Foster Partner Workouts

Foster Partner Workouts

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A recent blog post and a recent study, although differing significantly in content, come to essentially the same conclusion: We have more of a chance of staying healthy when we partner with someone than when we try to go it alone.

The blog post, written by a sports writer and athlete for the popular Greatist website, notes that studies show working out with a buddy can increase accountability, keep spirits high during exercise, and spur better results. The post lists 35 great ideas for partner workouts. The study, a collaboration between the University of Manitoba in Winnipeg and policymakers in the Canadian province of Manitoba, suggests that younger children learn about health from older children more effectively than from coaches and teachers. Researchers looked at a program called Healthy Buddies, in which older kids mentor younger ones about healthy foods, physical activity, and positive body image; elementary school children who took part in the program reduced their waist sizes and showed improvements in self-esteem.

Why should all this be important to you? Of course, as a fitness club or sports center owner or manager, you’re interested in retaining current members and attracting new ones. One way to do those things is to make workouts or practices fun. If science is proving it’s more fun for people to workout with a partner, it would behoove you to think of ways to foster partner workouts. If you don’t yet have classes designed to accommodate buddy exercise, it’s time to develop and offer some. And maybe it’s time also to experiment with new ideas: How about designating a weekly time slot for partner workouts in the cardio room? Anyone can come, and no one will be forced to work with someone else, but singletons who want a partner can ask others looking for the same if they want to pair up during that time, and duos can be encouraged to come. Trainers can be on-hand with ideas for buddy exercises.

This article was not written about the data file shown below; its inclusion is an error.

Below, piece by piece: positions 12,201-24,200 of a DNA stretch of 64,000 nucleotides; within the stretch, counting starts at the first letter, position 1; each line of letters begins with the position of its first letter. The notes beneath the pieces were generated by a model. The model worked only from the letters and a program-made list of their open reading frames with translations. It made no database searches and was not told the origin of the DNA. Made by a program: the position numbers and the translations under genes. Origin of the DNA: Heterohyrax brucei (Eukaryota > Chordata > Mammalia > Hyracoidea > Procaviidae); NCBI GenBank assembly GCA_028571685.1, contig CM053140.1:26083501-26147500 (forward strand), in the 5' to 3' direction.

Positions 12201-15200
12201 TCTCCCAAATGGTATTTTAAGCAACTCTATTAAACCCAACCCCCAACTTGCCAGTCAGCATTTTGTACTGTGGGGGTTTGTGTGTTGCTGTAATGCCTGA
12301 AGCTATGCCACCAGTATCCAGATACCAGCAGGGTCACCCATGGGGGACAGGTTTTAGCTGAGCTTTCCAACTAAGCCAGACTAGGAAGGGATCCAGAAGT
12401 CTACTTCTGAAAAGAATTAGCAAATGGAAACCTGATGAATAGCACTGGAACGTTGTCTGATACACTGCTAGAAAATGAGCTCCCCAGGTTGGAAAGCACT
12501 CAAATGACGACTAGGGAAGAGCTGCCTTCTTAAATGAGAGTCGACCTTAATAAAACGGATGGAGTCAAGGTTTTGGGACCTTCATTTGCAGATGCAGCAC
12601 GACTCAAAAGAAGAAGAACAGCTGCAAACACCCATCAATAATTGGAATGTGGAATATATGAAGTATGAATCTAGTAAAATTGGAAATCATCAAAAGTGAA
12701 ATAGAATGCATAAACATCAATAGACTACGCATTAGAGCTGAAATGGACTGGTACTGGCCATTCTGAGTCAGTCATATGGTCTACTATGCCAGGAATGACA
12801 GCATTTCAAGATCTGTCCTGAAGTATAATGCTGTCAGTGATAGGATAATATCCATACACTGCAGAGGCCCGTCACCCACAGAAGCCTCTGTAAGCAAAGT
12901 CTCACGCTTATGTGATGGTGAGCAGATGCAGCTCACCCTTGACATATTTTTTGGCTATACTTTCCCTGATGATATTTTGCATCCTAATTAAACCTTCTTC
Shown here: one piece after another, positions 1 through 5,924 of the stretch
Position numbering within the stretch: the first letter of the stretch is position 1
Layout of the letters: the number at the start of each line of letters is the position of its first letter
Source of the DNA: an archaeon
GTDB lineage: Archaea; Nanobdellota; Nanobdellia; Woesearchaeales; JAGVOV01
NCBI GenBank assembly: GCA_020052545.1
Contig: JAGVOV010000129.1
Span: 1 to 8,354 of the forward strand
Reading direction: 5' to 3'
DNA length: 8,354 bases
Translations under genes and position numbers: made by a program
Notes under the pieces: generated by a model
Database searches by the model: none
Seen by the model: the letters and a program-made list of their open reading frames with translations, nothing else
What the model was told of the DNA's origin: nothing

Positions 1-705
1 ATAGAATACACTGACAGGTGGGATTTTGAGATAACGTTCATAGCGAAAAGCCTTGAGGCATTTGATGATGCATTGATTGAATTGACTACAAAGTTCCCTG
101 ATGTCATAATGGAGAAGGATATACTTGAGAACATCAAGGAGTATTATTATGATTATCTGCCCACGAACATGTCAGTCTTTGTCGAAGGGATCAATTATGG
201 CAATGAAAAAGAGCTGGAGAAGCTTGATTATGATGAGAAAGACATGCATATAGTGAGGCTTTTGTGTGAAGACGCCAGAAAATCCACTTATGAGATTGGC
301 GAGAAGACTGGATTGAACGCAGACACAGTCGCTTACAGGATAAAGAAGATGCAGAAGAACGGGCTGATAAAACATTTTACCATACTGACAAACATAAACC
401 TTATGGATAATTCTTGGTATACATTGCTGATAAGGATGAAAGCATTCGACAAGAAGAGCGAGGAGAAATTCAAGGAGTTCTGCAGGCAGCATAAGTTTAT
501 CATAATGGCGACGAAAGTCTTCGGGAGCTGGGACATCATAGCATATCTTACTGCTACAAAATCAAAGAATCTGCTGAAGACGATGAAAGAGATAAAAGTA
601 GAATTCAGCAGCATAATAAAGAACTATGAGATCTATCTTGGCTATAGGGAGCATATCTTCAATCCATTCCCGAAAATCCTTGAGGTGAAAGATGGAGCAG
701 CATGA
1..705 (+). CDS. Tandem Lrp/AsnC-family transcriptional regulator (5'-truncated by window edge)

Really, with the studies in hand that prove the effectiveness of partner workouts, there’s no limit to ideas you can try launching based on that information. And let your clientele know that you’re reading up on these studies and developing new ideas based on what’s best for them — that’s another good way to keep the members you already have and gain new ones.

As for the study about older kids mentoring younger ones for better health, this is information that will be useful to sports centers that cater to youth. Whether you specialize in baseball, soccer, track and field, or offer general athletic programming, why not start thinking about how older kids at your facility might be able to help teach younger ones? Can you offer one night of mixed-age practices, pairing elementary-schoolers with high-schoolers and letting the learning take off? This same strategy might work for fitness clubs too — not necessarily using age as a guide to matching mentors and mentees, but creating a program that would allow members who have successfully met their weight loss and exercise goals to mentor members who are still struggling. Doing so could only strengthen your community, and strengthening your community can only be good for business.

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